LAVAL, Que.—People who saw a Quebec woman on the day she is alleged to have killed her two daughters testified that she acted “as if she was in a coma” and was “disconnected from reality,” her lawyer reminded jurors on Feb. 19.
On the second day of final arguments at Adele Sorella’s trial for first-degree murder, her defence lawyer said she had reached a breaking point on Mar. 31, 2009.
PLEASE DO NOT LOOK AT THIS ALBUM IF EASILY UPSET OR DISGUSTED BY IT. I PUT IT UP TO SHOW THAT THERE IS JUSTICE FOR SOME VICTIMS AND NOW THEY CAN REST IN PEACE.
Testimony about her behaviour on the day of the crime will likely serve to support defence arguments about Sorella’s mental state the day her daughters Amanda, 9, and Sabrina, 8, died. The girls were found dead in the family’s playroom, and the cause of death was never established.
Gilles Chamberland, a psychiatrist who testified as an expert for the defence, said Sorella appears to have had a dissociative episode that day. He said such episodes are protective mechanisms.
Sorella testified that she has almost no memory of the day her daughters died. But that night she crashed into a pole with her car and was discovered in a roadside ditch.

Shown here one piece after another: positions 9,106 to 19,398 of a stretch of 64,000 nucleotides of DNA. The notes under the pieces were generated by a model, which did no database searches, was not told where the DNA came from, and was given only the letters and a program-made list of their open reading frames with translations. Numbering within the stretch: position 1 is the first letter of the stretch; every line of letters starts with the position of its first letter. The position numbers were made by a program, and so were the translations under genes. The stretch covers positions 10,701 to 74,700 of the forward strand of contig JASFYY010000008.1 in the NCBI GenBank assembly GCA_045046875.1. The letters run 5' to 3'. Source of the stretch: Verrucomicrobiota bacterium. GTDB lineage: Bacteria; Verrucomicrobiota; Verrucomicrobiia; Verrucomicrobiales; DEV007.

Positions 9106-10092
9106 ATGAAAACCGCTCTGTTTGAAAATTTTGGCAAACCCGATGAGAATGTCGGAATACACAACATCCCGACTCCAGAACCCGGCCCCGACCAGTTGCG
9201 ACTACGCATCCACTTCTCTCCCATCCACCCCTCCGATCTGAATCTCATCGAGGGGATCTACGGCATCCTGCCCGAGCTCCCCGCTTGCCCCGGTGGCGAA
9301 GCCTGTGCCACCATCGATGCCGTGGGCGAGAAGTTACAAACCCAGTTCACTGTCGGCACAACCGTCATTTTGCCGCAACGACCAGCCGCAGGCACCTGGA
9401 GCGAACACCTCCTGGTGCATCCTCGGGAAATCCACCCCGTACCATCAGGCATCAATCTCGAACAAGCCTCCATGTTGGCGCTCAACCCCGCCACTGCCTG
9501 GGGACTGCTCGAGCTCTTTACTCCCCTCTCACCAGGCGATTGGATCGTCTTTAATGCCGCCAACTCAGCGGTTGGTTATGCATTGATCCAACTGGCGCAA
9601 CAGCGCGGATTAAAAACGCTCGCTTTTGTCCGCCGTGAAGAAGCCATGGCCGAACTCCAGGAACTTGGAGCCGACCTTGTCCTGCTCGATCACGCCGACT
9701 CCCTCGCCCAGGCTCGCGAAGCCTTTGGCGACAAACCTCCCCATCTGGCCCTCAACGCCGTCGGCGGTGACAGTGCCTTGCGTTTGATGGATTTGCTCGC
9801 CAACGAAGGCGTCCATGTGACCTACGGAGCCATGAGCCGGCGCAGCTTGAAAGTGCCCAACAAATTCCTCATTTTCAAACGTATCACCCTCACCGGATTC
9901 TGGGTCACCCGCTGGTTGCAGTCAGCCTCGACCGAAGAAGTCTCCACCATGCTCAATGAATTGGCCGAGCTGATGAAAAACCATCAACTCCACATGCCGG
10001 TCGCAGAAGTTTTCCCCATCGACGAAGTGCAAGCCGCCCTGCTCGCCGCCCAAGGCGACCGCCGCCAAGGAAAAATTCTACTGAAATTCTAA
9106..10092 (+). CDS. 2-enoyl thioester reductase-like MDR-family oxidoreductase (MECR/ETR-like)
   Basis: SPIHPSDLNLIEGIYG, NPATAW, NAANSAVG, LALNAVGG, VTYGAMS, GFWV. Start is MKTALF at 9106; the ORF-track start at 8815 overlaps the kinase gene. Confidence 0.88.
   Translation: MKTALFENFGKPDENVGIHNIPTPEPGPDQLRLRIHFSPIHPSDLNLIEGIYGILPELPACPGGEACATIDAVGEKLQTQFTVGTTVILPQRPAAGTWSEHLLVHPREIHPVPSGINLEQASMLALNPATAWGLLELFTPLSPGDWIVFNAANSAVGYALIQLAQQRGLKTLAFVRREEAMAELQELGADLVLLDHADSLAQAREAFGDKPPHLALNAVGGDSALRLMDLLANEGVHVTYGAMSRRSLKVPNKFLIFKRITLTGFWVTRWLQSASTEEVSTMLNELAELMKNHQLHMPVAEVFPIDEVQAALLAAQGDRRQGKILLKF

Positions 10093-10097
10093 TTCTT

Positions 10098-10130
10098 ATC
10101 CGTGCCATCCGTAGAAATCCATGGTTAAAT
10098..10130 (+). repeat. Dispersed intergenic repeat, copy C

The first police officer on the scene said Sorella “seemed to be on another planet,” defence lawyer Pierre Poupart told the jury. A detective who arrested her for the murder of her daughters said she seemed out of touch with reality. She insisted to him that her daughters were alive at home, and suggested he call to verify.
When she was taken to hospital, she was considered a priority case for a psychiatric evaluation, Poupart said.
“We all have a breaking point,” he said. “This woman had reached her breaking point, whether she killed her children or not.”
Evidence at the trial revealed that Sorella had attempted suicide three times between 2006 and 2008. In her testimony, she described the psychological distress that followed her surgery for a brain tumour and the disappearance of her husband, Giuseppe De Vito, in 2006 as he was sought by organized crime investigators.
By Stephanie Marin